people can truly attest that they’ve helped save a life, but Megan MacIsaac, a
2010 graduate of Seattle University and four year letterwinner on the Redhawk
softball team, can do just that.
signed up for the bone marrow registry about three years ago when they were
doing a drive for a local three year old girl with leukemia,” says the Santa
Barbara, Calif. native. At the time, she just had a simple cheek swab done to
see if she might be a match, but she decided to take things a step further.
remembers, “At the marrow drive, we had the option to join the national
registry. I decided to join because I figured if I was willing to donate to
this local girl who I didn’t even know, why wouldn’t I donate to someone else?”
couple of years passed by as MacIsaac started her professional career,
altogether forgetting that she had signed up for the national registry through
a program called “Be the Match”, until she received a “one in two million” type
of phone call.
I first got the call, I thought it was a prank,” MacIsaac remembers, laughing
to herself. “I actually cut the woman off halfway through the medical survey.
But then I called her back two days later once I got a grip on myself.”
the odds are close to one in two million that a donor would be an actual match
for someone who is not directly related to them, despite the unexpected phone
call, MacIsaac never expected what would come next.
doctor said that he had been in the registry for 35 years and had never gotten
a call. One of my co-workers has been called twice for being a potential match,
but was never compatible after additional testing.”
drove down to Pasadena twice for a four-hour total body physical at the City of
Hope Hospital and a third time for additional testing and a meeting with an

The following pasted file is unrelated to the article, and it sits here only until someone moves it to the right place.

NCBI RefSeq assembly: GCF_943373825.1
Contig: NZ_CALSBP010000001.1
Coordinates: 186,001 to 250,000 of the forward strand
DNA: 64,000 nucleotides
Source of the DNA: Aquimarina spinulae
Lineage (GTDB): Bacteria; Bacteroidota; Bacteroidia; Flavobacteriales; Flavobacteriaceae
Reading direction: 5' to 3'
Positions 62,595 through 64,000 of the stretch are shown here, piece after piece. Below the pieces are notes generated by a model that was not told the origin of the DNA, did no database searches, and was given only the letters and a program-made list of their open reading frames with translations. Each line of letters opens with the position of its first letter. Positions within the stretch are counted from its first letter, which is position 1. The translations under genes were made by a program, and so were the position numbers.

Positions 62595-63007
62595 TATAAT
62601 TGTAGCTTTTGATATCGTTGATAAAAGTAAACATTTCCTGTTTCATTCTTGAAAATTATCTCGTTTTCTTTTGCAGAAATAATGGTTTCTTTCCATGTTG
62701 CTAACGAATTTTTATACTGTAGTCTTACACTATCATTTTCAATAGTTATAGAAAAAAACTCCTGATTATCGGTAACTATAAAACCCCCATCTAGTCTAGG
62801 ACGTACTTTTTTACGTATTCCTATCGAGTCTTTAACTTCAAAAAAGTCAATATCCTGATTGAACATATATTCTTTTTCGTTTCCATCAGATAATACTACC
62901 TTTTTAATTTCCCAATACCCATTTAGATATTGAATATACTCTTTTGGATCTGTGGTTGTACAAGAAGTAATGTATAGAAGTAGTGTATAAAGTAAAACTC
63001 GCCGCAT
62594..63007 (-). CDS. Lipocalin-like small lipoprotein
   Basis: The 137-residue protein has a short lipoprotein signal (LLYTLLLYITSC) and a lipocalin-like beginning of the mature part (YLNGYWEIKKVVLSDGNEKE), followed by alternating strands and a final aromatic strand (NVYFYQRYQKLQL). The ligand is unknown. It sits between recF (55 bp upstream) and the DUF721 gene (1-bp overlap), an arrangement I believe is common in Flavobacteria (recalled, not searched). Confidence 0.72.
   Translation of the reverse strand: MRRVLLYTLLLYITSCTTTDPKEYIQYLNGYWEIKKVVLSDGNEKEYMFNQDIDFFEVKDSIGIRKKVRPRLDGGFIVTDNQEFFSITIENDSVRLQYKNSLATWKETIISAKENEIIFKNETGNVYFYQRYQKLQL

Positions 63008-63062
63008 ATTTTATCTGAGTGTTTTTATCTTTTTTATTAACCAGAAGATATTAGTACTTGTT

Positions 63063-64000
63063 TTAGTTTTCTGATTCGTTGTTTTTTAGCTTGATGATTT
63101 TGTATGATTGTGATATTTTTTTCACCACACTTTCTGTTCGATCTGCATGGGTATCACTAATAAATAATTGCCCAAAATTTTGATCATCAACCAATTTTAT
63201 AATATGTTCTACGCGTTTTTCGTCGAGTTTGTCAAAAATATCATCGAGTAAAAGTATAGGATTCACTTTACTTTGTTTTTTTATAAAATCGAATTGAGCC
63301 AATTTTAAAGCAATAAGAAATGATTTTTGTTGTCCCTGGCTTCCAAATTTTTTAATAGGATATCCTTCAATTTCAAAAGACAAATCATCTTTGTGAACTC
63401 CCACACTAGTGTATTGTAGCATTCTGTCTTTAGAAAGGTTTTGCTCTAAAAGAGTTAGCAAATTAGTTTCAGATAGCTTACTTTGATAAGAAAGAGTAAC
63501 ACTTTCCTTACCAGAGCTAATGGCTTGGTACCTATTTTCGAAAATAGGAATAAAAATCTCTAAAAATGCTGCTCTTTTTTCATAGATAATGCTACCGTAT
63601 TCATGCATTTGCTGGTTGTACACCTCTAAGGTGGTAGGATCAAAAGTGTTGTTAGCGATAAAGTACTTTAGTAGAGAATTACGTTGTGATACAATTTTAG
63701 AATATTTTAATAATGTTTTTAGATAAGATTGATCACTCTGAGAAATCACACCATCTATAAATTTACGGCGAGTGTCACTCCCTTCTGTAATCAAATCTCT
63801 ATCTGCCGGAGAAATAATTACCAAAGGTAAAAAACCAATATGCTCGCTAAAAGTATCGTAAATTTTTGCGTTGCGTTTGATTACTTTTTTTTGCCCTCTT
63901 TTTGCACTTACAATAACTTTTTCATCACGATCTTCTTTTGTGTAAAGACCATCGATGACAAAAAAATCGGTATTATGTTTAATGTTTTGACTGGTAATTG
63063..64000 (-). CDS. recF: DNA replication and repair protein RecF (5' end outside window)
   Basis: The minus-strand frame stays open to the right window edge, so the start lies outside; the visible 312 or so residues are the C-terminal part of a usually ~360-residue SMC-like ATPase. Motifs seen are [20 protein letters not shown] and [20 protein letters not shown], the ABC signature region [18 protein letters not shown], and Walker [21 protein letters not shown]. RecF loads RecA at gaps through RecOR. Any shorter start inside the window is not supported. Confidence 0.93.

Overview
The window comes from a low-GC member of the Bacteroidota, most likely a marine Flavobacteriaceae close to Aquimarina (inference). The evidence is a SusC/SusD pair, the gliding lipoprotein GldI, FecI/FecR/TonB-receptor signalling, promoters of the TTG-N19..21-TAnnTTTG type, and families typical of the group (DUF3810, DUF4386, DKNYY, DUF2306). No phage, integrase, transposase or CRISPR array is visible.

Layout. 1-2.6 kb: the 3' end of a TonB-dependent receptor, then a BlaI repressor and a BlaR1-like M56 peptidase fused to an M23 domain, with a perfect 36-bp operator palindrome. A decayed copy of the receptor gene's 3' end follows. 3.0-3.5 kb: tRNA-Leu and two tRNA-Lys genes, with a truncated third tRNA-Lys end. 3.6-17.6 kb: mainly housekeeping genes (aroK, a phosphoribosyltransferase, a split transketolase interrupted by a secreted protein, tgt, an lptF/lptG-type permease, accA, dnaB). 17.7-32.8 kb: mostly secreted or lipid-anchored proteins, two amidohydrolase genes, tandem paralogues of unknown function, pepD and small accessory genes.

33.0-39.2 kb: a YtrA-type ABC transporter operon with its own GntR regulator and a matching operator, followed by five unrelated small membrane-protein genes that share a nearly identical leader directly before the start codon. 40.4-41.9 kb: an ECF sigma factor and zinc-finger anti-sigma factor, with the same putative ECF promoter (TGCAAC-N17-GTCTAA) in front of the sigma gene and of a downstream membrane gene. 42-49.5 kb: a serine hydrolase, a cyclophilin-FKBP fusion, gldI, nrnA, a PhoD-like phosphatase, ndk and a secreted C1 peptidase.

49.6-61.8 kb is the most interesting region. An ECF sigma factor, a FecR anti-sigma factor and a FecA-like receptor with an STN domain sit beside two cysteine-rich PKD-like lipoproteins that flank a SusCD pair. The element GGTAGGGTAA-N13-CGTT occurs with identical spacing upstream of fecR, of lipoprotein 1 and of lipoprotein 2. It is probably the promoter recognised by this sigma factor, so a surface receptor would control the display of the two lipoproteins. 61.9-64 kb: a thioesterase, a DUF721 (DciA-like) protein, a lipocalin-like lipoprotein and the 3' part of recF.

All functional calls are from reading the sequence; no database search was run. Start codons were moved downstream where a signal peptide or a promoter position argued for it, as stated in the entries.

anesthesiologist. During the additional testing, it was discovered that she was
indeed a match for an eight year old boy in the United States.
are two ways of collecting bone marrow from donors, one of which is called
aphaeresis, a 4-6 hour process where blood is drawn from the donor’s arm in
order to collect stem cells. The second method, a bone marrow harvest, was the
one MacIsaac underwent.
bone marrow harvest is where doctors go into your bone and withdraw the actual
marrow from the back of the pelvis. You are put to sleep, then they go in
through the lower back with a needle and pull about two teaspoons of marrow
with a syringe, and they do about 15-20 pulls per hip. They go in through the
same hole each time, but must prick a different part of the bone, so it can be
pretty painful with sore nerves, muscles, and bones afterward.”
a procedure which lasted around an hour and a half, she was moved to a recovery
room for a couple hours and then to her own private room for the rest of the
was in a lot of pain directly following the procedure and was hobbling around
for two to three days, but my procedure was on a Friday so I had the weekend to
for MacIsaac, the momentary pain she underwent is more than worth it.
feels great to have been able to help someone in this way. I feel strangely
connected to this boy, like he is my son or brother. And really, he is my
little genetic twin out there, even before I gave him my marrow.”
2013-14 edition of the Seattle U softball team concludes their fall schedule
with a home tournament this weekend, hosting Oregon, Central Washington, and
St. Martin’s on Saturday, Oct. 12 and Sunday, Oct. 13. Stay tuned to
GoSeattleU.com for an upcoming schedule announcement for the 2014 regular